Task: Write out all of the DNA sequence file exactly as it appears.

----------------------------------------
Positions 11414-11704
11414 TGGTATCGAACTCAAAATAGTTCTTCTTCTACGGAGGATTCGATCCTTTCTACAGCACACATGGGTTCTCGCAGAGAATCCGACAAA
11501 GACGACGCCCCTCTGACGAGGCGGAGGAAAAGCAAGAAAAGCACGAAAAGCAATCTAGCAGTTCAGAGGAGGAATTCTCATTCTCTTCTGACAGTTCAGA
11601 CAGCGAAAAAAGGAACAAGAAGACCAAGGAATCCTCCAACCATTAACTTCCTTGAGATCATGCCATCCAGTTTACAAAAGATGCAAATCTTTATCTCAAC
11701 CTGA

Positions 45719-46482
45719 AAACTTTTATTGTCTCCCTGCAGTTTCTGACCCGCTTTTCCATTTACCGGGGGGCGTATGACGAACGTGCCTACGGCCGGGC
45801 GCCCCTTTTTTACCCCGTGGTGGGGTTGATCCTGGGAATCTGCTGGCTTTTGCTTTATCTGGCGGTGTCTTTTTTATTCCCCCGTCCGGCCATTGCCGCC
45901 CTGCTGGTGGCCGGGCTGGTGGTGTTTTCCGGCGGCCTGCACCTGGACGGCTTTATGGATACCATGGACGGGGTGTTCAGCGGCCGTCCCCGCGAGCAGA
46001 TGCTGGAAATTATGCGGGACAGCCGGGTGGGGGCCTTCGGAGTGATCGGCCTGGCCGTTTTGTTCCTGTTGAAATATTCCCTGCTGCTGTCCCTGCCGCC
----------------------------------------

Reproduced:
Positions 11414-11704
11414 TGGTATCGAACTCAAAATAGTTCTTCTTCTACGGAGGATTCGATCCTTTCTACAGCACACATGGGTTCTCGCAGAGAATCCGACAAA
11501 GACGACGCCCCTCTGACGAGGCGGAGGAAAAGCAAGAAAAGCACGAAAAGCAATCTAGCAGTTCAGAGGAGGAATTCTCATTCTCTTCTGACAGTTCAGA
11601 CAGCGAAAAAAGGAACAAGAAGACCAAGGAATCCTCCAACCATTAACTTCCTTGAGATCATGCCATCCAGTTTACAAAAGATGCAAATCTTTATCTCAAC
11701 CTGA

Positions 45719-46482
45719 AAACTTTTATTGTCTCCCTGCAGTTTCTGACCCGCTTTTCCATTTACCGGGGGGCGTATGACGAACGTGCCTACGGCCGGGC
45801 GCCCCTTTTTTACCCCGTGGTGGGGTTGATCCTGGGAATCTGCTGGCTTTTGCTTTATCTGGCGGTGTCTTTTTTATTCCCCCGTCCGGCCATTGCCGCC
45901 CTGCTGGTGGCCGGGCTGGTGGTGTTTTCCGGCGGCCTGCACCTGGACGGCTTTATGGATACCATGGACGGGGTGTTCAGCGGCCGTCCCCGCGAGCAGA
46001 TGCTGGAAATTATGCGGGACAGCCGGGTGGGGGCCTTCGGAGTGATCGGCCTGGCCGTTTTGTTCCTGTTGAAATATTCCCTGCTGCTGTCCCTGCCGCC